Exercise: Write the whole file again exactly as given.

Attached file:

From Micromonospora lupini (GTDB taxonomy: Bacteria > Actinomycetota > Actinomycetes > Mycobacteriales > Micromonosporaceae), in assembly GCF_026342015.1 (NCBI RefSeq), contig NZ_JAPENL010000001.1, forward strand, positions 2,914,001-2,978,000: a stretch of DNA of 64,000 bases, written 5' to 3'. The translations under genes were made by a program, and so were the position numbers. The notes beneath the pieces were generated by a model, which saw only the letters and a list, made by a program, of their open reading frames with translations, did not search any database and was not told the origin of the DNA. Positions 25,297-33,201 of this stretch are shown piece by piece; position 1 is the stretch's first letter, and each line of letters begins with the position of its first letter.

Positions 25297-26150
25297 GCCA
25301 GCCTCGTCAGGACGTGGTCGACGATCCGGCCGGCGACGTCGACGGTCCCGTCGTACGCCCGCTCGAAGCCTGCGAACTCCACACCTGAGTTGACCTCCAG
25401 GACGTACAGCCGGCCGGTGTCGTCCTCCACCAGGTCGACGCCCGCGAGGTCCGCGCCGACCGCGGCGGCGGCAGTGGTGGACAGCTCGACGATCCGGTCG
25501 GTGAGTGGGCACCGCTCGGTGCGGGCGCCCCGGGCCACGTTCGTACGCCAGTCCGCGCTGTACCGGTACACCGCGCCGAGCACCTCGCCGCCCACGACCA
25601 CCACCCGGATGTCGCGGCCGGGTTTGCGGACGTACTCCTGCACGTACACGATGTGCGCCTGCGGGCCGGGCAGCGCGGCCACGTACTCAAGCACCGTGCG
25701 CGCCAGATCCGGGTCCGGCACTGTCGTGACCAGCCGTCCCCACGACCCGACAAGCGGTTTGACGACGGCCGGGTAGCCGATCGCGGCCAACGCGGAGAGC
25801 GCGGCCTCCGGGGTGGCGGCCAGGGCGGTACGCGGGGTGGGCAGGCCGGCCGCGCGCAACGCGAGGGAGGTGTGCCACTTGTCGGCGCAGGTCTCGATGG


From Micromonospora lupini (GTDB taxonomy: Bacteria > Actinomycetota > Actinomycetes > Mycobacteriales > Micromonosporaceae), in assembly GCF_026342015.1 (NCBI RefSeq), contig NZ_JAPENL010000001.1, forward strand, positions 2,914,001-2,978,000: a stretch of DNA of 64,000 bases, written 5' to 3'. The translations under genes were made by a program, and so were the position numbers. The notes beneath the pieces were generated by a model, which saw only the letters and a list, made by a program, of their open reading frames with translations, did not search any database and was not told the origin of the DNA. Positions 25,297-33,201 of this stretch are shown piece by piece; position 1 is the stretch's first letter, and each line of letters begins with the position of its first letter.

Positions 25297-26150
25297 GCCA
25301 GCCTCGTCAGGACGTGGTCGACGATCCGGCCGGCGACGTCGACGGTCCCGTCGTACGCCCGCTCGAAGCCTGCGAACTCCACACCTGAGTTGACCTCCAG
25401 GACGTACAGCCGGCCGGTGTCGTCCTCCACCAGGTCGACGCCCGCGAGGTCCGCGCCGACCGCGGCGGCGGCAGTGGTGGACAGCTCGACGATCCGGTCG
25501 GTGAGTGGGCACCGCTCGGTGCGGGCGCCCCGGGCCACGTTCGTACGCCAGTCCGCGCTGTACCGGTACACCGCGCCGAGCACCTCGCCGCCCACGACCA
25601 CCACCCGGATGTCGCGGCCGGGTTTGCGGACGTACTCCTGCACGTACACGATGTGCGCCTGCGGGCCGGGCAGCGCGGCCACGTACTCAAGCACCGTGCG
25701 CGCCAGATCCGGGTCCGGCACTGTCGTGACCAGCCGTCCCCACGACCCGACAAGCGGTTTGACGACGGCCGGGTAGCCGATCGCGGCCAACGCGGAGAGC
25801 GCGGCCTCCGGGGTGGCGGCCAGGGCGGTACGCGGGGTGGGCAGGCCGGCCGCGCGCAACGCGAGGGAGGTGTGCCACTTGTCGGCGCAGGTCTCGATGG